Building Tomorrow’s Transportation Workforce: New Eno Report Offers Guidance

Two key pieces of recent federal legislation–the Infrastructure Investment and Jobs Act (IIJA) and the Inflation Reduction Act (IRA)–provide hundreds of billions of dollars to state and local governments for building and improving transportation infrastructure and curbing climate emissions. To be successful in meeting the mobility, equity, and sustainability goals outlined in these laws, these mega capital investments must be met with the right people and talent.  

Of the 16.6 million infrastructure jobs in the United States, the vast majority (72.8 percent) are in transportation. The COVID-19 pandemic was a major disruptor, cutting jobs across the sector except for in warehousing and logistics professions. While most of this workforce is back to its normal levels after the pandemic, some key sub sectors are continuing to witness high levels of job losses, bringing to the fore some of the longstanding workforce challenges faced by the transportation sector. For example, transit and rail sectors, which have experienced steep job declines during the pandemic, are continuing to see slow recovery and high levels of job separation. The transportation sector has also conventionally failed to attract new and diverse workforces. Compared to the national average, transportation jobs are serviced by people that are older and male. 

With the infrastructure investments mobilized by recent laws, states and local governments now have a significant responsibility and an opportunity to reverse these trends. They should use this momentum to build and nurture diverse talent pipelines that can meet evolving workforce demands of the transportation sector.  A recent report released by Eno, the Markle Foundation, and National Association of State Energy Officials (NASEO), titled “Realizing the Workforce Potential of Infrastructure Investments” offers some guidance in this regard.  

The report highlights three key strategies for expanding and institutionalizing workforce development programming in state agendas:  

Deepen Cross-Agency Coordination: Workforce development is an issue that touches upon multiple facets of policymaking and thereby multiple public stakeholders, including the state workforce agencies, state departments of transportation (DOTs), training institutions, and the governor’s offices. There is an immense need for these entities to coordinate more formally– either through a memorandum of understanding (MOU) or other means– and create dedicated staff positions to manage workforce efforts. In 2020, the California Workforce Development Board and the Public Utilities Commission have signed an MOU to coordinate workforce efforts in the clean energy and transportation sectors. California’s recent efforts to help formerly incarcerated individuals secure jobs at Caltrans is also a good example of cross-agency collaboration.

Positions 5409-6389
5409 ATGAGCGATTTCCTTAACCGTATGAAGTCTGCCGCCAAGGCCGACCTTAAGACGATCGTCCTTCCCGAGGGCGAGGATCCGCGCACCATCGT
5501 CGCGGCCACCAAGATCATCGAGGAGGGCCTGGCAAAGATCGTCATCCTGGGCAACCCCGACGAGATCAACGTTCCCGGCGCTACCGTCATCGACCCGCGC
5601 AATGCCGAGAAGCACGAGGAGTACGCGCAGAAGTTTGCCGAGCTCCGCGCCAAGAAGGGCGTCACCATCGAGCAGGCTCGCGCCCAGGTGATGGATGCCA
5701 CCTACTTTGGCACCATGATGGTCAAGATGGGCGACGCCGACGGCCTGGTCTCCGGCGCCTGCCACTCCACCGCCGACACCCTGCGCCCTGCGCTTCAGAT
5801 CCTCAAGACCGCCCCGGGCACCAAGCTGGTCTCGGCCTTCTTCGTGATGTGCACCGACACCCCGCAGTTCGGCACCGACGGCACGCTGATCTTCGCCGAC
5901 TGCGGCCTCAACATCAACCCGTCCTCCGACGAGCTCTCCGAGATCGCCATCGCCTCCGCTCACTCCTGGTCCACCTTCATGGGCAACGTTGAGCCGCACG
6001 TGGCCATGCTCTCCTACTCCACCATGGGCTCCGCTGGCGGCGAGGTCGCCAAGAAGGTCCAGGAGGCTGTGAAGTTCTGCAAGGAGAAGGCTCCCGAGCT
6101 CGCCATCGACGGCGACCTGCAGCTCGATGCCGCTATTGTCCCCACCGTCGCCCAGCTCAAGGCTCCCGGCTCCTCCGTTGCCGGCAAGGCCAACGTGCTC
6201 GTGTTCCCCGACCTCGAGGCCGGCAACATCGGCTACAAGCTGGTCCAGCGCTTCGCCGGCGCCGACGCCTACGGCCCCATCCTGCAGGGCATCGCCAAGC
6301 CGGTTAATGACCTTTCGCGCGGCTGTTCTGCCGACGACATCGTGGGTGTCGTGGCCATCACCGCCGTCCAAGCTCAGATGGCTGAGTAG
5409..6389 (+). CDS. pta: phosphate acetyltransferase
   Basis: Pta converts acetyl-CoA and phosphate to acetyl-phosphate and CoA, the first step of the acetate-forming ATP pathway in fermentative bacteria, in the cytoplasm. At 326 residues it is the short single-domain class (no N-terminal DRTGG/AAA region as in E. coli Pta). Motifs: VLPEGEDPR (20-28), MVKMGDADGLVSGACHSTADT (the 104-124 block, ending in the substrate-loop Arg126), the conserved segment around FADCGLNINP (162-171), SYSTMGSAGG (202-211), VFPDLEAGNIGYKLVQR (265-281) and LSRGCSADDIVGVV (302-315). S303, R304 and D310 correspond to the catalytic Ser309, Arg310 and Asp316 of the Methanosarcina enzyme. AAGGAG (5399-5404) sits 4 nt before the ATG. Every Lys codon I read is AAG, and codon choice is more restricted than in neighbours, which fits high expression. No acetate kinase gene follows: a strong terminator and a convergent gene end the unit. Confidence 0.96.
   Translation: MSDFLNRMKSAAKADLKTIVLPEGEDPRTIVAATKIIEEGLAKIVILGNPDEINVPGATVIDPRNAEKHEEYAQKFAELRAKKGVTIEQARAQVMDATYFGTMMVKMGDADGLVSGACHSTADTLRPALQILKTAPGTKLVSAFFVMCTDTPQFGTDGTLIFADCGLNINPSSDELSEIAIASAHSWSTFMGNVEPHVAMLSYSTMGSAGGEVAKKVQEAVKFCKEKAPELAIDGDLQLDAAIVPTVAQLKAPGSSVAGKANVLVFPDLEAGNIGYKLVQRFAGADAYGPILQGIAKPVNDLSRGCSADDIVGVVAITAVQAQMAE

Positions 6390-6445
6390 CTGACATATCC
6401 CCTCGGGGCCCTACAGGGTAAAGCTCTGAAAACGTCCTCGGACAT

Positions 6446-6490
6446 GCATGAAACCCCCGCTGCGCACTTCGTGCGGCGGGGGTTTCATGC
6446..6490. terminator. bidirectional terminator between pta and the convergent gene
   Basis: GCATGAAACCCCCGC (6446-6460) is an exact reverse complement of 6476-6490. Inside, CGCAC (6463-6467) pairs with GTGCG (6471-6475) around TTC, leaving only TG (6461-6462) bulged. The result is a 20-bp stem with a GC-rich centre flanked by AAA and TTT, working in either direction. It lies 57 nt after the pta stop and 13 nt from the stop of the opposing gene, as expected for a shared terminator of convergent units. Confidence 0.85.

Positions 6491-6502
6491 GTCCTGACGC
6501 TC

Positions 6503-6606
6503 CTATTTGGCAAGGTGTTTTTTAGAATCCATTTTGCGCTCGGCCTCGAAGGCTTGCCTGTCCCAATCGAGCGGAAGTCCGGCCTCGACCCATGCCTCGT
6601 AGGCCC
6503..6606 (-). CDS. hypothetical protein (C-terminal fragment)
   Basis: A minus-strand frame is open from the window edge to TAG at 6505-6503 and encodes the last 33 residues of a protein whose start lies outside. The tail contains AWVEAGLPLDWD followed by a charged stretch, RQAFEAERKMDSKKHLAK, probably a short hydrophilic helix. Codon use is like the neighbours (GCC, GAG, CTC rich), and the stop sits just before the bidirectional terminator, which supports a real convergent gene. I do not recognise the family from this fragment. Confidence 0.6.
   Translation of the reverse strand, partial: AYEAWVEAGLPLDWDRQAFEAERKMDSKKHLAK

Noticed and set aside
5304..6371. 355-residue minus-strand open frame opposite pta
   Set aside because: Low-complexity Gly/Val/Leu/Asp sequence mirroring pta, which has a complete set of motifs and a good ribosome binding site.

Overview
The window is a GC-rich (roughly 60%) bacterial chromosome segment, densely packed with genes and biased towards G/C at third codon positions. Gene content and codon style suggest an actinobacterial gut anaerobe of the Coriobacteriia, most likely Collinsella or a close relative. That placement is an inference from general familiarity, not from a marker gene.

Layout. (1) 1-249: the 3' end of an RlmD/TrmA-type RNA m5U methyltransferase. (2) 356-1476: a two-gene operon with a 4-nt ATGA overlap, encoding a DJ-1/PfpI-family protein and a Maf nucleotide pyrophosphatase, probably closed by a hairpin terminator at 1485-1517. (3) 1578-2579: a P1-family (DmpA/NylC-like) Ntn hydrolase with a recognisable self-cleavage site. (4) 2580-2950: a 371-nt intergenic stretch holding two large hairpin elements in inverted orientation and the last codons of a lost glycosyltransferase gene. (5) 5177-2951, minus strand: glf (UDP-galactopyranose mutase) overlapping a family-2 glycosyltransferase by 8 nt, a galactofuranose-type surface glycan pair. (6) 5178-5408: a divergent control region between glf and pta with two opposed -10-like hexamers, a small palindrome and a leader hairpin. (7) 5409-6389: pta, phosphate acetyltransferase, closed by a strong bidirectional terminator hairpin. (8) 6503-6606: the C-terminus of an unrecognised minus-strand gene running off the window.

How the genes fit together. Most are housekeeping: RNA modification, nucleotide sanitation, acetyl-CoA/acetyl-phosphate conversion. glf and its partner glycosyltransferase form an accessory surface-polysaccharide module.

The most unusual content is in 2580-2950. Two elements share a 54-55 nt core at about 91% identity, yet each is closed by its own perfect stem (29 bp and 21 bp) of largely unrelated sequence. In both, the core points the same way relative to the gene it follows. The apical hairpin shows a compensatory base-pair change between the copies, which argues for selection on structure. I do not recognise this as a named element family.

Augment Workforce Program Funding: IIJA and IRA make available money which can be used by states toward workforce programming. The biggest bucket of funding is available via the formula dollars that go to state DOTs. Around $250 billion is available between 2022 and 2026 under four core highway programs (NHPP, STBG, HSIP, CMAQ), and states have considerable flexibility to use this toward workforce development activities that support those programs. IIJA also expanded the list of eligible workforce activities that can be covered under this funding opportunity. Further, most discretionary grant programs under IIJA prioritize applicants that have considered workforce planning and programming for their project. States, therefore, have a great opportunity to expend on creating workforce plans, training programs, enhancing recruitment efforts, and even supportive services such as childcare.  

Embed Into Procurement: State agencies can also use several procurement levers to enhance job quality. These include embedding apprenticeship program requirements, Project Labor Agreements (PLAs), and targeted or local hire policies in procurement contracts. For example, LA Metro has a PLA with the building trades requiring that 20 percent of construction project hours be completed by apprentices. States can also offer financial incentives to high-road employers to encourage private entities to offer good quality and good paying jobs with employee benefits.  

While these are not a comprehensive list of strategies, they describe some of the fundamental steps that state departments of transportation and other entities must take to enhance job quality and build an inclusive workforce in the transportation sector. New federal infrastructure funding will create 1.5 million jobs every year over the next decade. The Bureau of Labor Statistics estimates that 1.7 million people will separate from their jobs in the infrastructure sectors during the same period. State and local governments, therefore, have a difficult role to play as they maneuver a once-in-a-generation opportunity created by the new infrastructure funding. How they prioritize and address workforce issues is going to define job access, job quality, and the nature of economic growth in years to come.  


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